Saturday, August 22, 2015

GST – why India needs it?


The 15th month young NDA government is all set to keep its prestige at stake for the early passage of the much controversial GST bill. So much so that it is even considering having a special session for the same next month.

The main question that arises here is why is the NDA that opposed the bill for ten good years during the Congress regime is so curious to get it passed now. Here, in this article, I will try to find answers for all that. Before we begin, let’s first understand what GST actually is and what it means to India.

What is GST?

The Goods & Services Tax or GST is a comprehensive tax levy on manufacture, sales and consumption of goods at a national level. One of the biggest taxation reforms, the GST will hopefully integrate State economies and boost overall growth. It is set to be implemented from 1st of April, 2016. There is an expectation of a boost of about 2% to nation’s GDP with the GST bill in place.


Currently, through a tax credit mechanism, taxes are being paid at all value addition level, at each stage of sales and purchase in the supply chain. For example, a manufacturer has to pay tax when the goods are rolled out from the factory. The goods are then again taxed at the point of retail.

In the GST system, both Central and State taxes will be collected at the point of sale. GST proposes to replace most central and state levies with one single tax.   In fact,  all indirect taxes like excise  and sales tax, value-added tax, central sales tax, entertainment tax, luxury tax, octroi, lottery tax, electricity duty, state surcharges, etc. on all products (except alcohol, tobacco & petroleum) will be replaced. This will benefit individuals as it will bring down the prices, and lower prices will lead to greater consumption which will eventually benefit the company.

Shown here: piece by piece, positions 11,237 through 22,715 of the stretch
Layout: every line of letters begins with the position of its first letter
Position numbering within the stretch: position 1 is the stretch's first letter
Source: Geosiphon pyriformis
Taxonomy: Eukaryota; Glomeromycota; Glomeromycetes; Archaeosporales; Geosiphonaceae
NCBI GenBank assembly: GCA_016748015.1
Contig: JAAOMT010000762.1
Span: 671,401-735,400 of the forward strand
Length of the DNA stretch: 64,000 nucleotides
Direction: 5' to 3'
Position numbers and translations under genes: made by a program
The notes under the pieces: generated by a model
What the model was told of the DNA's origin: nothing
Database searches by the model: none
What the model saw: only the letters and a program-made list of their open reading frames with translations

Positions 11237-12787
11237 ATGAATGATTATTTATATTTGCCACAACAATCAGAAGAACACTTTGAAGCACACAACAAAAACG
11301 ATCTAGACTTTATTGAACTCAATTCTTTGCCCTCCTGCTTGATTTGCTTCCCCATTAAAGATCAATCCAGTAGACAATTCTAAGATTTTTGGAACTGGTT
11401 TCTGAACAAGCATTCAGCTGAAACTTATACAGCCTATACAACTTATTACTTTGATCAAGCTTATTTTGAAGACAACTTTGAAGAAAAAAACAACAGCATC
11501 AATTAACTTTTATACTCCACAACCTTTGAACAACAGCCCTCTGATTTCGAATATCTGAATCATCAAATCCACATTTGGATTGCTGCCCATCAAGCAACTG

What type of GST is proposed for India?

India is planning to implement a dual GST system, where there would be a Central GST (CGST)   and a State GST (SGST). Currently, the rate is expected to be around 14-16%. After this rate is decided, the states and the center will decide on CGST and SGST.

The GST has been implemented in about 140 countries, with France being the first to do so in 1954. Brazil and Canada follow a dual system of GST which is the same as being proposed in India.

Opposition to the GST within India:

There are some states that are in opposition of the enactment of the GST, like manufacturing states of Madhya Pradesh, Chhattisgarh and Tamil Nadu. This is because the GST is levied on buyers or where goods and services are being consumed. On the other hand big consumer states like Uttar Pradesh, West Bengal and Kerala would benefit, with huge collections from multiple points of sale primarily due to their size of population and its consumption habits. The states (especially the manufacturing ones) which may lose out on their earnings want an assurance that their revenues will be protected. Finance minister, Mr. Arun Jaitely, has been reiterating the fact that there would be compensation to states who would suffer revenue losses for at least five years after moving to the new regime. This compensation would be to the tune of a 1% additional levy on the GST for loss of revenues. The GST has been passed  its Lok Sabha test where the BJP has a majority but is stuck in the Rajya Sabha, where Congress has waved the red flag since the party feels that there could be a cascading effect of the 1% ‘entry tax’.

Nevertheless, modalities are being thrashed out and a GST empowered committee would be responsible for the transition to the new taxation regime. There would be constitutional amendments to be done as also discussions with industry associations.

With the rollout deadline of April 1, 2016 looming near and the Congress stalling the entire monsoon session, the NDA government will have to take some serious steps in order to end this tug of war with the Congress.

-Monica Mor
 Senior Faculty, INLEAD 


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